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Quantile effects of prenatal care utilization on birth weight in Argentina

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  • George L. Wehby
  • Jeffrey C. Murray
  • Eduardo E. Castilla
  • Jorge S. Lopez‐Camelo
  • Robert L. Ohsfeldt

Abstract

The effects of prenatal care utilization on birth weight (BW) may vary by unobserved fetal health endowments. This heterogeneity will be masked by estimating the effects at BW mean but can be evaluated by estimating the effects at BW quantiles as fetal health endowment is a strong correlate with the BW quantile order. We estimated the effects of prenatal care visits and delay before prenatal care initiation, on BW mean and quantiles using a sample of infants from Argentina. Self‐selection into prenatal care was modeled using 2SLS and instrumental variable quantile regression. Results suggest that the ‘mean’ effect of prenatal care utilization largely underestimates the effects at lower BW quantiles. About 35 and 77 g increase in BW mean and 0.1 quantile respectively, per visit and about 30 and 139 g decrease in BW mean and 0.1 quantile respectively, per week delayed, were estimated. Ignoring self‐selection into prenatal care resulted in underestimation of mean and quantile effects. Results highlight the limitation of analyses focused on ‘mean effects’ in the presence of treatment heterogeneity and emphasize the importance of identifying women at risk for having infants at lower BW quantiles as they may benefit most from earlier and more intensive prenatal care. Copyright © 2009 John Wiley & Sons, Ltd.

Suggested Citation

  • George L. Wehby & Jeffrey C. Murray & Eduardo E. Castilla & Jorge S. Lopez‐Camelo & Robert L. Ohsfeldt, 2009. "Quantile effects of prenatal care utilization on birth weight in Argentina," Health Economics, John Wiley & Sons, Ltd., vol. 18(11), pages 1307-1321, November.
  • Handle: RePEc:wly:hlthec:v:18:y:2009:i:11:p:1307-1321
    DOI: 10.1002/hec.1431
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    Cited by:

    1. Ana I. Balsa & Patricia Triunfo, 2012. "The Effectiveness of Prenatal Care in a Low Income Population: A Panel Data Approach," Documentos de Trabajo/Working Papers 1204, Facultad de Ciencias Empresariales y Economia. Universidad de Montevideo..
    2. Wolfgang Frimmel & Gerald J. Pruckner, 2014. "Birth Weight And Family Status Revisited: Evidence From Austrian Register Data," Health Economics, John Wiley & Sons, Ltd., vol. 23(4), pages 426-445, April.
    3. Wehby, George L. & Courtemanche, Charles J., 2012. "The heterogeneity of the cigarette price effect on body mass index," Journal of Health Economics, Elsevier, vol. 31(5), pages 719-729.
    4. Wehby, George L. & Murray, Jeffrey C. & Wilcox, Allen & Lie, Rolv T., 2012. "Smoking and body weight: Evidence using genetic instruments," Economics & Human Biology, Elsevier, vol. 10(2), pages 113-126.
    5. Santosh Kumar & Fidel Gonzalez, 2020. "The Quantile effects of prenatal care on birth weight in Mexico," Economics Bulletin, AccessEcon, vol. 40(2), pages 1498-1507.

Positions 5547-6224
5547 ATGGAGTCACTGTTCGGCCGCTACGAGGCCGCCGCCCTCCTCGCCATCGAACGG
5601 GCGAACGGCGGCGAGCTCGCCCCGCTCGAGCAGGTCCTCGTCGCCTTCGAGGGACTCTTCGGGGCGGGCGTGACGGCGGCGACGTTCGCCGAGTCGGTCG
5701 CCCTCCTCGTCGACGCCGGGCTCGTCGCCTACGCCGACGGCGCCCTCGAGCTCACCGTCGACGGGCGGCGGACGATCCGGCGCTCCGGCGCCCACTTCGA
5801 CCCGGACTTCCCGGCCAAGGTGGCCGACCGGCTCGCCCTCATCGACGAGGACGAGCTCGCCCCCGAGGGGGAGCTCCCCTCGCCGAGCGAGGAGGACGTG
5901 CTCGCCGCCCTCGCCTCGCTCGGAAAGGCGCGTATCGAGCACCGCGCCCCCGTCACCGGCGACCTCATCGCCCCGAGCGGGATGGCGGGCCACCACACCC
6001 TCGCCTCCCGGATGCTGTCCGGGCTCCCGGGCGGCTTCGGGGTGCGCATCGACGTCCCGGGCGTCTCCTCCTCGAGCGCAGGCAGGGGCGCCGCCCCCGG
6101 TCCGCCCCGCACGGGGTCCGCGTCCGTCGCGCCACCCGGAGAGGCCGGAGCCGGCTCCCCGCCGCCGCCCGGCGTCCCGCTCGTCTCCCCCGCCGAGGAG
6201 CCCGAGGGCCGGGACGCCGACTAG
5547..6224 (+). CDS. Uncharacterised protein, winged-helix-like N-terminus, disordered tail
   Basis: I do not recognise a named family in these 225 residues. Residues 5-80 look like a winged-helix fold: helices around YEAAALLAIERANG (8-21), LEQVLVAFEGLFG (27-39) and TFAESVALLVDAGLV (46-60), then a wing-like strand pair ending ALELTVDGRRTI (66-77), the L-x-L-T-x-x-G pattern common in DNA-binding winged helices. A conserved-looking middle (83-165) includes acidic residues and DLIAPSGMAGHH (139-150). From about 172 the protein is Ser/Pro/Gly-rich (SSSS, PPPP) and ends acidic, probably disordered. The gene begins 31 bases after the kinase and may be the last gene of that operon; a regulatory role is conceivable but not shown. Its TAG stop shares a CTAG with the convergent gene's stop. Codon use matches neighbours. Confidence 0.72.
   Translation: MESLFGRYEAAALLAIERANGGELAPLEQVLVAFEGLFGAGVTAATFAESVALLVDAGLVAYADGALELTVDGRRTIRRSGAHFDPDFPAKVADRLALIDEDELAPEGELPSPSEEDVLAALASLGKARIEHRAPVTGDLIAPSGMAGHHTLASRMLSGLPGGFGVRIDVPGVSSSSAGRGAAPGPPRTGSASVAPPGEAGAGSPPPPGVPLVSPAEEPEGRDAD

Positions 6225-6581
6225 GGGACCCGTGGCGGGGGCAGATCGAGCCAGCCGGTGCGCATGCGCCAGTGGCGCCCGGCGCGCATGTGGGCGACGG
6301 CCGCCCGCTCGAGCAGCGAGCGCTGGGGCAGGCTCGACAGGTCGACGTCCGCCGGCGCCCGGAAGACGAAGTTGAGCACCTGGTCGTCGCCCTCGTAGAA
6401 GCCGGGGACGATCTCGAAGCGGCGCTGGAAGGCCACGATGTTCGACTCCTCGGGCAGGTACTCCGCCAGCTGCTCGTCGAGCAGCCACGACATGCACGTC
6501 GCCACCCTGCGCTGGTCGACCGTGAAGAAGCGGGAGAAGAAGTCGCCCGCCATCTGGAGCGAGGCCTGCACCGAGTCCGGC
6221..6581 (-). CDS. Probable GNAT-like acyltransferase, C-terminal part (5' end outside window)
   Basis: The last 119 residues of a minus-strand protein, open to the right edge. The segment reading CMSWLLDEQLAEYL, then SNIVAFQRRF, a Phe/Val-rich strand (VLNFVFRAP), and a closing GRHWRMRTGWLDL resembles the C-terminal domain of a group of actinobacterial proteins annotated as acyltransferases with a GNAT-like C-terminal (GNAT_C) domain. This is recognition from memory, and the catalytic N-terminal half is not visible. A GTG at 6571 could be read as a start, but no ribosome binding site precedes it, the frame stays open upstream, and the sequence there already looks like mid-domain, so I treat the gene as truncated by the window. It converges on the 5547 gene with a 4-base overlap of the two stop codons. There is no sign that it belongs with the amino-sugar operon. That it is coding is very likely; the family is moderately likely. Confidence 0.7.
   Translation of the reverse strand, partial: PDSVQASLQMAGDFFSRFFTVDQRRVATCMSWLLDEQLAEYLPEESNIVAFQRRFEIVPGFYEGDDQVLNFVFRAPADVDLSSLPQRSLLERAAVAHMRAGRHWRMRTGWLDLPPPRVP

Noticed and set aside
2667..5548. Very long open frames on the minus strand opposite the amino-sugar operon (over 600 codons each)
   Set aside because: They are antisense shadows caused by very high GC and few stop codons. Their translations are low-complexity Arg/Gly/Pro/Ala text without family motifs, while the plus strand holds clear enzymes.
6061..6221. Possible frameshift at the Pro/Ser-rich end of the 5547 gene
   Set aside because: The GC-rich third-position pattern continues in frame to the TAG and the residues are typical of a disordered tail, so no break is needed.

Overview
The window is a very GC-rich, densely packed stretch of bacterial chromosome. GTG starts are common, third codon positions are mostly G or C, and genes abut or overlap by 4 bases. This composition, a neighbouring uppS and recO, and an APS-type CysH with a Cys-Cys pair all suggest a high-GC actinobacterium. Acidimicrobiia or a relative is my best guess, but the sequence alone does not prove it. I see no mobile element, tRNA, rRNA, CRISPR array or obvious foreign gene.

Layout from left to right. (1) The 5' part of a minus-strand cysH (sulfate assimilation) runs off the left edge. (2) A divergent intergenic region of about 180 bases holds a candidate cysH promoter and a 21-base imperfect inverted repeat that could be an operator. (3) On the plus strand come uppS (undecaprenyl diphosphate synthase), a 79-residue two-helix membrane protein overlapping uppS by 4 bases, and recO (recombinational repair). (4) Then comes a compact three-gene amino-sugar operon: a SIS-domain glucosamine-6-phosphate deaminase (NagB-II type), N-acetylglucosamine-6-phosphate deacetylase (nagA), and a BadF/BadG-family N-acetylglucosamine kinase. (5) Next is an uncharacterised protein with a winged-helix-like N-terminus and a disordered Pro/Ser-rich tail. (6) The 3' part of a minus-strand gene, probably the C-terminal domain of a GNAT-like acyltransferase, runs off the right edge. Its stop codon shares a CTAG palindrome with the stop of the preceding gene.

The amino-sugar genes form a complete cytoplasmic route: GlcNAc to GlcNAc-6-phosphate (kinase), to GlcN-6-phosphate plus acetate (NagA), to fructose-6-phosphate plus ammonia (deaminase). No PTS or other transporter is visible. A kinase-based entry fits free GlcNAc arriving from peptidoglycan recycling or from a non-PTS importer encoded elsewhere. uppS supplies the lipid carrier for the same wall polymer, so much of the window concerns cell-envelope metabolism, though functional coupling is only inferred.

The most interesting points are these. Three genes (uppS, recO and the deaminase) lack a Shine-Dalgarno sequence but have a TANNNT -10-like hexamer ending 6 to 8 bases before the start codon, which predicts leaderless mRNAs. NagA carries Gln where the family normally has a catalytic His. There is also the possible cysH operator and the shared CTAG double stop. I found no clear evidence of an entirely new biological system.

6. Santosh Kumar & Fidel Gonzalez, 2018. "Effects of health insurance on birth weight in Mexico," Health Economics, John Wiley & Sons, Ltd., vol. 27(8), pages 1149-1159, August.
    7. Balestra, Simone & Backes-Gellner, Uschi, 2017. "Heterogeneous returns to education over the wage distribution: Who profits the most?," Labour Economics, Elsevier, vol. 44(C), pages 89-105.
    8. Machio Phyllis Mumia, 2017. "Determinants of Neonatal and Under-five Mortality in Kenya: Do Antenatal and Skilled Delivery Care Services Matter?," Working Papers 340, African Economic Research Consortium, Research Department.
    9. Wehby, George L. & Castilla, Eduardo E. & Lopez-Camelo, Jorge, 2010. "The impact of altitude on infant health in South America," Economics & Human Biology, Elsevier, vol. 8(2), pages 197-211, July.
    10. George L. Wehby & Kwame A. Nyarko & Jorge S. Lopez‐Camelo, 2014. "Fetal Health Shocks And Early Inequalities In Health Capital Accumulation," Health Economics, John Wiley & Sons, Ltd., vol. 23(1), pages 69-92, January.
    11. Ryan Brown, 2018. "The Mexican Drug War and Early-Life Health: The Impact of Violent Crime on Birth Outcomes," Demography, Springer;Population Association of America (PAA), vol. 55(1), pages 319-340, February.
    12. Le, Kien & Nguyen, My, 2020. "Armed conflict and birth weight," Economics & Human Biology, Elsevier, vol. 39(C).
    13. Mansour, Hani & Rees, Daniel I., 2012. "Armed conflict and birth weight: Evidence from the al-Aqsa Intifada," Journal of Development Economics, Elsevier, vol. 99(1), pages 190-199.
    14. Hajdu, Tamás & Hajdu, Gábor, 2018. "Smoking ban and health at birth: Evidence from Hungary," Economics & Human Biology, Elsevier, vol. 30(C), pages 37-47.
    15. Sanglestsawai, Santi & Rejesus, Roderick M. & Yorobe, Jose M., 2014. "Do lower yielding farmers benefit from Bt corn? Evidence from instrumental variable quantile regressions," Food Policy, Elsevier, vol. 44(C), pages 285-296.
    16. Ana Inés Balsa & Patricia Triunfo, 2012. "¿Son los cuidados prenatales efectivos? Un enfoque con datos individuales de panel," Documentos de Trabajo (working papers) 0612, Department of Economics - dECON.
    17. Lautharte, Ildo, 2021. "Babies and Bandidos: Birth outcomes in pacified favelas of Rio de Janeiro," Journal of Health Economics, Elsevier, vol. 77(C).
    18. Maksym Obrizan & George L. Wehby, 2012. "Health Expenditures And Life Expectancy Around The World: A Quantile Regression Approach," Discussion Papers 47, Kyiv School of Economics.

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